I watched the Gingrich-Clinton debate with a personal interest, having grown up in an orphanage in North Carolina in the 1950s. I wrote a column for this newspaper defending my own orphanage and others like it: "Most critics would like the public to believe that those of us who went through orphanages were throttled by the experience. No doubt, some were. However, most have charged on." The children at Barium Springs Home for Children worked a lot and didn't get the hugs many children take for granted, but we did get advantages that many children today don't get—a sense of security, permanence and home. I was shocked by the number of orphanage alumni who called, faxed or emailed in agreement. What's more, many added, "My orphanage was better than yours," which made me wonder if the experts knew what they were talking about. During the past decade I have surveyed more than 2,500 alumni from 15 American orphanages. In two journal articles, I reported the same general conclusion: The orphanage alumni have outpaced their counterparts in the general population often by wide margins in almost all social and economic measures, including educational attainment, income and positive attitude toward life. White orphanage alumni had a 39% higher rate of college graduation than white Americans of the same age in the general population, and less than 3% had hostile memories of their orphanage experiences. University of Alabama historian David Beito replicated the study with several hundred alumni from another orphanage, reaching much the same conclusions.Five years ago, George Cawood directed a documentary, "Homecoming: The Forgotten World of America's Orphanages," for which crews traveled to four orphanage homecomings where the aging alumni gathered by the hundreds to celebrate their childhood memories. The producers and cameramen were amazed at the fond memories the alumni reported and feared that they had not filmed enough bad memories to achieve the "dramatic tension" needed to keep audience interest. Nevertheless, I am proud to have been executive producer on the project, because the filmmakers produced an award-winning, honest and powerful oral history of orphanage life that has since aired on many PBS stations across the country.Before 1900, life expectancy was short, which resulted in many orphans. In the 1800s, the "orphan trains" that sent many street kids from New York and other urban centers to live with Protestant farm families in the Midwest inspired Catholic and Jewish groups to establish second-best solutions—orphanages—to prevent their own children from being converted to Protestantism. Conventional wisdom has it that all orphanages through the centuries were set up for no higher purpose than to abuse children, as Oliver was treated in Dickens's novel. But a new collection of academic histories of orphanages dating to the first millennium, which I edited, draws a different conclusion: Orphanages were generally created by communities to improve the life chances of the children in their care and, by and large, did just that.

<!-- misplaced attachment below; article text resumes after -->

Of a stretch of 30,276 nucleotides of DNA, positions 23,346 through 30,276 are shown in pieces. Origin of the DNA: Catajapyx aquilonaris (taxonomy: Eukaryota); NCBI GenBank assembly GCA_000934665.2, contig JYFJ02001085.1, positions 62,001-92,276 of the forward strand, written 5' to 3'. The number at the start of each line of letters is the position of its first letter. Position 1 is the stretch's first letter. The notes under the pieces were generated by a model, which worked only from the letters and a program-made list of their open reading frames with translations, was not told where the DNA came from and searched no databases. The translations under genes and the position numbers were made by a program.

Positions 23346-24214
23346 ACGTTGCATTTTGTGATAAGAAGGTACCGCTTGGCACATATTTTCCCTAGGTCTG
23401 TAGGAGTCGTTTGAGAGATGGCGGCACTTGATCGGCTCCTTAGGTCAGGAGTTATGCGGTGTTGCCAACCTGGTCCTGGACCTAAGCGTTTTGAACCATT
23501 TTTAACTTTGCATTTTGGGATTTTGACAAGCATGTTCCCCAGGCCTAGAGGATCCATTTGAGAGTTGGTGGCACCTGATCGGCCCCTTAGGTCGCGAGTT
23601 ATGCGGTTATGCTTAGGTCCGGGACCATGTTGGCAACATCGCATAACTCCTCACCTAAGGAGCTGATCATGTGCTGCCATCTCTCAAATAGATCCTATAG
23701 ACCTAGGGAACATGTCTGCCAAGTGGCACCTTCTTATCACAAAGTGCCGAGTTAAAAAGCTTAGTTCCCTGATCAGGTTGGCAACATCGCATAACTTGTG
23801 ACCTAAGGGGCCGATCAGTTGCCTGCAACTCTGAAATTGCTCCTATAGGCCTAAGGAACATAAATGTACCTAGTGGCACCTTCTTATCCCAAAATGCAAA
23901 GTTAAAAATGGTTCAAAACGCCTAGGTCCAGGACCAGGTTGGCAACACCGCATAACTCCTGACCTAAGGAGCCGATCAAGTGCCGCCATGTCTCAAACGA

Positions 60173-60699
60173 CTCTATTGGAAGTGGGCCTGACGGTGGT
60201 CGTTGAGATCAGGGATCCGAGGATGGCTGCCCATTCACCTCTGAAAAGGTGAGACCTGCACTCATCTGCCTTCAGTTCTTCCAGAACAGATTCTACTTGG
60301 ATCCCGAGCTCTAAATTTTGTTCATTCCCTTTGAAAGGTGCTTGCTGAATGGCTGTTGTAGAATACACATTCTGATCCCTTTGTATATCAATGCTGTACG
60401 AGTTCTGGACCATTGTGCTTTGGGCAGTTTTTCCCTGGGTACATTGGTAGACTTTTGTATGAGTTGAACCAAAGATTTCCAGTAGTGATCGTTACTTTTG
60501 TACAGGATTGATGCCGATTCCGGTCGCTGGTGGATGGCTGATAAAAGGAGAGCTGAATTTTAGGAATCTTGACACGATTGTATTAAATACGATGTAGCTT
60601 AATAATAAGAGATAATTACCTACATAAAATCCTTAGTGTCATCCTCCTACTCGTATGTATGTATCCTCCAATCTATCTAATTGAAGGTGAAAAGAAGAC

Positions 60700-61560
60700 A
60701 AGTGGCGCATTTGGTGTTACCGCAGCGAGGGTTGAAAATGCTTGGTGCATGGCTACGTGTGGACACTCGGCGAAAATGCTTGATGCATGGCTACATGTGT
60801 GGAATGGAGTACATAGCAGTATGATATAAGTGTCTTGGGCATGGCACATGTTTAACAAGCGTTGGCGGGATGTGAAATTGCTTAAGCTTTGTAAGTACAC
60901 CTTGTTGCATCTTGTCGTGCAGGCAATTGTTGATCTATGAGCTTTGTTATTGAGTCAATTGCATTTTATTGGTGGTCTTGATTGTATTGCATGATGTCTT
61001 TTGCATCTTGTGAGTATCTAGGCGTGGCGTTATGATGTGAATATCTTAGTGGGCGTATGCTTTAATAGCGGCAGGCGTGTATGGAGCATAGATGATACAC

There were bad orphanages in the past, and there are, no doubt, bad orphanages across the globe, but the same can just as easily be said of many biological and foster families. Good orphanages, which provide long-term care for disadvantaged children (and are different from group homes, which provide short-term care, often for difficult children), are not the only solution for all modern child-welfare problems, but neither is foster care nor adoption. Children need options, including orphanage care.